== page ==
No.  What I read was an article where judges were desperately trying to be merciful to people in dire circumstances, tacitly acknowledging that there were two levels of existence in America and trying like hell to find the money for these bastards somewhere.  I saw a hellish process that took forever to get onto, the kind of thing you could only get onto if you were both desperate and persistent.  I saw NPR outlining a fiend’s bargain where you agreed to give up the rest of your working potential for a poverty-level $13,000 a year, forever, never getting a raise unless the government unlikely gave you one, forever condemned to living in poverty… and having that be the only sane option because you had some part of your body give out prematurely.
The problem I have with this “liberal attack” is that Tiger Beatdown let it be a liberal attack. I didn’t see slackers, or scroungers, in that article, and I think you’d have to hunt to find them.  What I saw were people getting fucked over by a country that’s slowly grown callous to these folks, and a hard reality that despite years of conservative poor-bashing, there’s a lot of folks who would like to work who utterly cannot, because the system has failed them, and no amount of so-called “fiscal responsibility” can avoid the truth that we have to help them or things are going to get a lot worse.
What I saw was the most stinging indictment of conservative thought I’d seen in a while… And if conservatives saw that evidence as “scroungers,” then I think it’s high time to raise that banner high and say, “No, these people aren’t suckling on your teat, they’re relegated to terror, poverty, and disease because you’ve robbed them of low-cost health care, jobs with benefits, and education.  Now you’re paying the bill, and that payment, as it turns out, cannot be avoided.  So how do we actually fix America and stop demonizing these folks?”
Which is why I’m disappointed. Some people read a pretty goddamned sympathetic article and called them “slackers,” presumably because they had their heads up their asses.  And rather than refuting those points and saying, “No, actually, this is how bad it is for poor folks that these limited options look good to them,” some liberals chose to yell at…. NPR.
I’m in the top 20% of America.  I’ve got a lawyer for my wife and a highly technical job.  And after I post this, I’ll go back to my job, laying on my couch for the next eight hours and refactoring some programs that need reworking.  And I’ll think about how it might be if my wife worked at Denny’s, and my job was the stock room at Target, and shit, how the hell are we going to pay the bills when I’m falling asleep after eight hours of just sitting down?
I wouldn’t be a slacker, then.  I’d be an ailing man in a dire situation.  And by God, I hope someone would devise some better way of helping me than what we have now.


  1. Anna
    Apr 7, 2013

    Thank you for having a more positive outlook on the disabled than most. Whenever casual acquaintances find out that I’m on disability, I normally get looks that are full of negativity.
    Why is that? I’m a 28 year old with bipolar. My disability is mental (and thus invisible), but it makes it no less crippling. Especially when I had to go 3 years without mental health visits (and thus without life-changing medicines) thanks to a lack of health coverage. It was impossible for me to hold a job for more than 3 months before I simply couldn’t take one aspect or another (honestly, I tried, and turned my job history into a walking circus). Even now, I’m only in the process of recovery, so I’m still on disability while I try to get evened out and then work on finding a job. And yes, I have the misfortune of being stuck in blue collar at the moment, which makes it extra difficult (I’m fighting a war in my mind; having customers around can make it doubly stressful). I hope to change that, someday, as well, but as you pointed out, our country has made that more difficult than in the past.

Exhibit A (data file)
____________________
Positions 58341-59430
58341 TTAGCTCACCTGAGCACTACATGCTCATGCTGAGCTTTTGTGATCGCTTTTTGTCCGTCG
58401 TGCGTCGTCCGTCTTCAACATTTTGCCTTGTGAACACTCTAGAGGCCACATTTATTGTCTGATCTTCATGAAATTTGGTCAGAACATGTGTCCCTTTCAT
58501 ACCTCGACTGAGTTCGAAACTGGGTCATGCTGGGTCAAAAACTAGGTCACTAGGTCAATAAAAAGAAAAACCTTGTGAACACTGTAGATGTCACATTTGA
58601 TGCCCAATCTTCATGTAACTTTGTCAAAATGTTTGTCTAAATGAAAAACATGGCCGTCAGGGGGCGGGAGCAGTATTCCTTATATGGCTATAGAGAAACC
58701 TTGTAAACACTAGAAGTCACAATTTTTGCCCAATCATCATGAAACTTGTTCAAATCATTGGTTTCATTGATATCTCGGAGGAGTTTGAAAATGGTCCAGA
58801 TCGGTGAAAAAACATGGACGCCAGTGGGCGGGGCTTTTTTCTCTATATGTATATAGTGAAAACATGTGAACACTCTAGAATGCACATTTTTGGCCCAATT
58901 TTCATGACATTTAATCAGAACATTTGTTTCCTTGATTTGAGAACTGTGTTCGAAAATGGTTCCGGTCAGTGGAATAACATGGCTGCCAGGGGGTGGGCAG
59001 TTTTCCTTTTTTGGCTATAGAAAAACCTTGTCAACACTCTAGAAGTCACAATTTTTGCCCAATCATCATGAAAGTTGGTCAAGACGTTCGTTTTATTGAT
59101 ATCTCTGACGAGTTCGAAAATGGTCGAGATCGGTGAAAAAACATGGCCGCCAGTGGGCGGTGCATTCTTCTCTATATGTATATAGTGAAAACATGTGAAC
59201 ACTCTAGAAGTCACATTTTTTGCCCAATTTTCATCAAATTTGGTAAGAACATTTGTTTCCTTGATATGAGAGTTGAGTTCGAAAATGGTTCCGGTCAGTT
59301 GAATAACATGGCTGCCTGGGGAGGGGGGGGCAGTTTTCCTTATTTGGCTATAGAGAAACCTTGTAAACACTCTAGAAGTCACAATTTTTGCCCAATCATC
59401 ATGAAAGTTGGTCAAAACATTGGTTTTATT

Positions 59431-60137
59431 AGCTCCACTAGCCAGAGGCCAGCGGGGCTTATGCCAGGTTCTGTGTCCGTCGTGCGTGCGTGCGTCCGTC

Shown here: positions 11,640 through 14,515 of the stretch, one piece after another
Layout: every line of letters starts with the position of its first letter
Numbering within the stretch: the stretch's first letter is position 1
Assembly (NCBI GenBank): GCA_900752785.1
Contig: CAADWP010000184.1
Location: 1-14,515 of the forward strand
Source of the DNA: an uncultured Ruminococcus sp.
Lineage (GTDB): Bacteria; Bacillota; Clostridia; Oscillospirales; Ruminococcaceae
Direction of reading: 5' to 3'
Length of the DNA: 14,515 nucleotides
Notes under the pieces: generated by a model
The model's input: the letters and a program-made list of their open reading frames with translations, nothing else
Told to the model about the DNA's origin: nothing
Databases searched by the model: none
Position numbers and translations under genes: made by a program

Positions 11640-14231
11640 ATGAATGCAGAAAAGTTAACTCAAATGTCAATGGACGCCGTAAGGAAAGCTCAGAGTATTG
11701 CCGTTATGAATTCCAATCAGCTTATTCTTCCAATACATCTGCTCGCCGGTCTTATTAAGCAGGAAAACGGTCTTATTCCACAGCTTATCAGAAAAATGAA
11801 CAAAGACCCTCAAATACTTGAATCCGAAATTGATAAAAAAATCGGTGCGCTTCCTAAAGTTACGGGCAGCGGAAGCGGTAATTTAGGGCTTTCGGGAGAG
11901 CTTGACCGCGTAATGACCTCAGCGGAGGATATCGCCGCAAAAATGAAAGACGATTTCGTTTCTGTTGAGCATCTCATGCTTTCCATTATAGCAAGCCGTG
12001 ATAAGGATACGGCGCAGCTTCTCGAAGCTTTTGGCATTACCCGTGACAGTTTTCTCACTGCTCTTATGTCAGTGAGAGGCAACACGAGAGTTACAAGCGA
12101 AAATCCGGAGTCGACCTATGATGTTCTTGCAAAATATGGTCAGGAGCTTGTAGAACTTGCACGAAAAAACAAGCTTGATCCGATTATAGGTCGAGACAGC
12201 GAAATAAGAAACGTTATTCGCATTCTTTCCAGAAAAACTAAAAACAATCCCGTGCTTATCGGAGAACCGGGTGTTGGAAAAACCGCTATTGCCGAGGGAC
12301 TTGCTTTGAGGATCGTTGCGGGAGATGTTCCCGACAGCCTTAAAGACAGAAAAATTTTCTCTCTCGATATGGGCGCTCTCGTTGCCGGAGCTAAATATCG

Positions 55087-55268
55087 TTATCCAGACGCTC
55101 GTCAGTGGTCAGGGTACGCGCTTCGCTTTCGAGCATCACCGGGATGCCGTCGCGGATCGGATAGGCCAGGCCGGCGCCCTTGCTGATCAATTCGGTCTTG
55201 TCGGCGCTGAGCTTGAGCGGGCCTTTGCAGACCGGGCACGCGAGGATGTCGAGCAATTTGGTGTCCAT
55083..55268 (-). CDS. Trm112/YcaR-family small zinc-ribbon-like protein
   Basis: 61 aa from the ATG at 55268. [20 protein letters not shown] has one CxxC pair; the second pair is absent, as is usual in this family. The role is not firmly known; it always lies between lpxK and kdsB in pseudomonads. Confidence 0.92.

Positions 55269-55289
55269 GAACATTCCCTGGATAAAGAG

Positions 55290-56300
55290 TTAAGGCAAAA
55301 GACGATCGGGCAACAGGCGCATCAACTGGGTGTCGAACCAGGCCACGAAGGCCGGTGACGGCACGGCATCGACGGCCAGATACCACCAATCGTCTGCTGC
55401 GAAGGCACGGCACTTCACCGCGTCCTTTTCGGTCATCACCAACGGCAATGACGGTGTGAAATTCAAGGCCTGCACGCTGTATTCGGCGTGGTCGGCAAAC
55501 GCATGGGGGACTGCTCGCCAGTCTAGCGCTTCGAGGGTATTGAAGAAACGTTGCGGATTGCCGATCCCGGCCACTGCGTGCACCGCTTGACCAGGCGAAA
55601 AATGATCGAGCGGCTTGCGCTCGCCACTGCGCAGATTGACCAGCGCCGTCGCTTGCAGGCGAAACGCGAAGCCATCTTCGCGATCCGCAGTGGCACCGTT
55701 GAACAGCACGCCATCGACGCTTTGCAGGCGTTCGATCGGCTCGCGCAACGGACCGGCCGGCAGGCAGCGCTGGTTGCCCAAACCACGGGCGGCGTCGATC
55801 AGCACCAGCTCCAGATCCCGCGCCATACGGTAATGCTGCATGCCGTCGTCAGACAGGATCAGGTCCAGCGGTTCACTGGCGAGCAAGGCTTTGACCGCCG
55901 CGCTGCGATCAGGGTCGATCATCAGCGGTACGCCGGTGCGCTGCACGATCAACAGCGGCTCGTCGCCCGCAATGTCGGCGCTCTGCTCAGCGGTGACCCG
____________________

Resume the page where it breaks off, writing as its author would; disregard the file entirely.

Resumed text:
So, again, thank you for another great post in which you enlighten the masses in your unique method.

  2. BenjaminJB
    Apr 7, 2013

    And rather than refuting those points and saying, “No, actually, this is how bad it is for poor folks that these limited options look good to them,” some liberals chose to yell at…. NPR.
    I felt largely as you do about the thrust of this reporting (which I’ve heard on Planet Money and This American Life): it’s not “what slackers,” it’s “these are people who are being left behind, terminally.”
    But I understand–even if I don’t excuse–the liberal kneejerk response. It’s the political equivalent of the Jewish mother telling her kids not to fight on the lawn in front of the goyische neighbors. That is, it’s very easy for a liberal to read that article and think “well, now the conservatives are going to attack us about this.”
    For instance, Michael Walsh at the NY Post has a whole column which boils down to (pace Roy Edroso) “Fraud exists, so helping people is stupid.” Walsh throws in this very large problem (blooming disability rolls, fraud) with the story of a guy who pretends to be shoeless so that people give him shoes. Of course, that’s not really an argument; and Walsh never really says what he thinks about social service programs at all. But the trend of the column is “the nation is being suckered by moochers and con-artists.”
    So, when you and I read that NPR report, we may say, “we need to reform the system.” But when some conservatives read it, it’s more ammunition for them to attack the very system itself, often under the guise of “reform.” So I understand liberal fatigue over that fight and not wanting to give the other side talking points.
    (Except for the Walsh article, everything in this post is speculation. I don’t speak for the liberals, like some sort of Lorax.)

  3. Lillith
    Apr 8, 2013

    After my medical leave stretched to eight months, I recognized how stressful it is when we need time off, even when the employer is trying to be supportive. Thank you for offering a voice of reason.